#42 Newcomer on 11.22.18 at 6:32 pm

I have lived in Japan for big chunks of my life and visit often. The pros of falling population in Japan are that it is cheap. Houses are cheap, things like clothing are cheap, and you can find good food at low prices, especially in sinking neighborhoods. The cons are that it’s depressing. People sit around staring at the walls. Boarded up shops and houses are an eyesore and bring a sense of despair. If you like vitality, it’s a turnoff.

It’s also the future. We have already passed global peak child. Falling death rates mean that the global population will continue to grow for another twenty years or so. But the days of economic growth based on demographic growth are numbered. Canada has been keeping its growth rate steady at about 1% per year by increasing immigration. The longer we are able to do that, the better. As poor nations become richer and population pressure decreases, the future of cold, mostly empty countries like Canada and Russia doesn’t look that great.

#43 Proud Dreg on 11.22.18 at 6:33 pm

Flamen Lupanares on 11.22.18 at 4:23 pm
Wanted: Climate Deniers

Due to some unfortunate circumstances, our museum has lost the dino exponates. Our taxidermists, that the best of the breed and have graduated at the Lenin Museum, will do any of you climate denier bloggers. The brain (if you have it) will be returned to your family. If interested, get in contact with Mr. Turner. We will donate up to 5% of the ticket sales to his preferred canine charity. Reserve your place in history before you go extinct like a dino!

>>>>

Well gee would you look at that. 2/3s of the world is below ten degrees C. 75% of the world is below 15 C. If 10 degrees is your definition of global warming, I have a bridge to sell you. Facts Trump opinion.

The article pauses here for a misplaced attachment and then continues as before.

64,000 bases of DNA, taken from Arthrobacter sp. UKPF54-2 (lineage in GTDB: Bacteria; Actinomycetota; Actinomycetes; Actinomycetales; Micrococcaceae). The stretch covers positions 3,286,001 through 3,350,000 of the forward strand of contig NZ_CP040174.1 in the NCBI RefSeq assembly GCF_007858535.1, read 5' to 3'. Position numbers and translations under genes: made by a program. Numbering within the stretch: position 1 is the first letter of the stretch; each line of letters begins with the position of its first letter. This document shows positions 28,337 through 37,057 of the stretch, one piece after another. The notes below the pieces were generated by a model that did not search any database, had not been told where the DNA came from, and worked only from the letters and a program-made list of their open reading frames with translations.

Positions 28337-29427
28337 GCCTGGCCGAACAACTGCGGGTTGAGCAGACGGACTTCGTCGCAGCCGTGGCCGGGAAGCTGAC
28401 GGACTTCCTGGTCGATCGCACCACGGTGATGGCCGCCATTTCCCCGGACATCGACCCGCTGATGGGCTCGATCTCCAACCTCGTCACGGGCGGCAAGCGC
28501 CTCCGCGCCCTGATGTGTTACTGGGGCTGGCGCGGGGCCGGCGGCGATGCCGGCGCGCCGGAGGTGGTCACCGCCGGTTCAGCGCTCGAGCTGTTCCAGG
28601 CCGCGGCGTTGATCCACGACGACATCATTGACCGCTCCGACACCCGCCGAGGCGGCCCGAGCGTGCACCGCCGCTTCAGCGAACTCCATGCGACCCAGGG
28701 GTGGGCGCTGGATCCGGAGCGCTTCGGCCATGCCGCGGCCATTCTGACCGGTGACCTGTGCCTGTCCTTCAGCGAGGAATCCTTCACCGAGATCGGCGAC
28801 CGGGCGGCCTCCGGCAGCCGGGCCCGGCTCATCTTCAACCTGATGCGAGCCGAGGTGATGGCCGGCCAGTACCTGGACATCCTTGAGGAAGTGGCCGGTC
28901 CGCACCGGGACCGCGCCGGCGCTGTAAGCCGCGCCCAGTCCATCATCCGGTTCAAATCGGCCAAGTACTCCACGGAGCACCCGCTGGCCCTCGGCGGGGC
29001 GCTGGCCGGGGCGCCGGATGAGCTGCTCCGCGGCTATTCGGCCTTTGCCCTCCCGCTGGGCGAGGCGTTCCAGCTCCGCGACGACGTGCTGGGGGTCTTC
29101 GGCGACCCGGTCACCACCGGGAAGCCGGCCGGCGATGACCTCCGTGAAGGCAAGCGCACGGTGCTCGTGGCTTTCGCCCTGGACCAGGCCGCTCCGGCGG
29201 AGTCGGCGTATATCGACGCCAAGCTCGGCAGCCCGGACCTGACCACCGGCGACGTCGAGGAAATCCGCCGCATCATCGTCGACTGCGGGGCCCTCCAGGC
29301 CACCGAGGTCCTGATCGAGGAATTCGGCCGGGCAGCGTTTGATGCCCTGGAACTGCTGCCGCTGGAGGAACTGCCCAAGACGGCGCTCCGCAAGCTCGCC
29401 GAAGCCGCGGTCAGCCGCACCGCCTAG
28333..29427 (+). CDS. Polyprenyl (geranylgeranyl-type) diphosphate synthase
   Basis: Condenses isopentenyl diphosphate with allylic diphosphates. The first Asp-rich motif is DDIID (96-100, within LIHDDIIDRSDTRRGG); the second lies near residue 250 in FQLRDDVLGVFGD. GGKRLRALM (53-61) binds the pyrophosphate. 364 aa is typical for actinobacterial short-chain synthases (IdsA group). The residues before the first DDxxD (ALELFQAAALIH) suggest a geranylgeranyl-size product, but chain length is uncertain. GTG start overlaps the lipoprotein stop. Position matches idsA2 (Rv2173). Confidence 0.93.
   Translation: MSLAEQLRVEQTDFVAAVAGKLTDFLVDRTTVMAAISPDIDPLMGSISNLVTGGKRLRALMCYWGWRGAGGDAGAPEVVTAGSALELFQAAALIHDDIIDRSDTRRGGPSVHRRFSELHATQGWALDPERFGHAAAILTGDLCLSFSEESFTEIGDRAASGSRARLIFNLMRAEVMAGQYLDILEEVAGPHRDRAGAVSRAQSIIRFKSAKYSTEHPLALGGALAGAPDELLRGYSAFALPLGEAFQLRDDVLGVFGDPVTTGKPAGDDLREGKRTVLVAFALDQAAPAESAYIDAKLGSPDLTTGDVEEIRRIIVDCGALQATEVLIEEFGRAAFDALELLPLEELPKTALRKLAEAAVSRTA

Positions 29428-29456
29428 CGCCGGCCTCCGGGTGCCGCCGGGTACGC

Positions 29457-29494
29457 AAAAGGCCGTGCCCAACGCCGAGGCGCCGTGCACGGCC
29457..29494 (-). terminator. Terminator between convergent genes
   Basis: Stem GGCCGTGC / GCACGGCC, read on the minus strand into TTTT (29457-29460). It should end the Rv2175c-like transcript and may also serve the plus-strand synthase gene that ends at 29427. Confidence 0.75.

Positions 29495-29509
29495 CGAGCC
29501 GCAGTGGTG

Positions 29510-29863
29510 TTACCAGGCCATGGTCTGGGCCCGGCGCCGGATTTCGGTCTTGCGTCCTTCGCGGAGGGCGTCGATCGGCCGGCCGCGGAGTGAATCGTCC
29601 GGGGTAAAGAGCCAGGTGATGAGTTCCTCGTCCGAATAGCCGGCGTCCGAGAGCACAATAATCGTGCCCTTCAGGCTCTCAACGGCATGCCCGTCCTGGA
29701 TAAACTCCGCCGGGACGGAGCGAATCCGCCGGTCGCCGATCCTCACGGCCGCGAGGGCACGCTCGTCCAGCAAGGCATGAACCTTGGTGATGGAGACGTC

http://www.intellicast.com/Global/Temperature/Current.aspx

#44 Shawn Allen on 11.22.18 at 6:35 pm

Scrape the Nickle:

#21 Fish on 11.22.18 at 5:29 pm

Canada will scrap the nickel within 5 years, Desjardins predicts

**************************************
That should be just in time to scrap all forms of coins and paper money. The dollar bill is long dead. But the dollar lives on!

Canada has had a mostly electronic currency for quite a while now. It is headed to 100% electronic dollars.

#45 Frustrated Kiwi on 11.22.18 at 6:36 pm

Yes, (controlled) immigration is very good for the economy etc., but (very) long term we’ll need to figure out how to do without it. World fertility rate is at 2.5 per woman and is projected to drop below replacement rate before the end of the century. Sooner or later we’ll have to figure out how to manage this and given Japan’s population density, it seems like maybe it’s best they figure it out sooner rather than later. Some interesting challenges ahead.

#46 Phylis on 11.22.18 at 6:38 pm

I had a-kia, it abandoned me.

#47 Proud Dreg on 11.22.18 at 6:39 pm

DELETED

#48 Rents are going up on 11.22.18 at 6:41 pm

Have you ever been to Japan? Low crime, incredibly clean, amazing infrastructure. They must be doing something right?

#49 the ryguy on 11.22.18 at 6:43 pm

Wonder what the record for deleted comments in one post is?

As a “deplorable” Id just like to say, it’s hard to have a reasonable conversation with someone on the other side when as soon as you open your mouth you instantly get slammed with racist, xenophobe, toxic masculinity etc.

There are legitimate cultural issues that should be at least considered, if you can’t even acknowledge (and maybe even discuss) those then its you who are close minded.

Then don’t say racist, xenophobic things. Simple. – Garth

#50 DON on 11.22.18 at 6:44 pm

#6 NotLegalAdvice on 11.22.18 at 4:44 pm

First?? Maybe not.

If we won’t increase interest rates again 5x next year….. will “up” go the real estate market??
*****************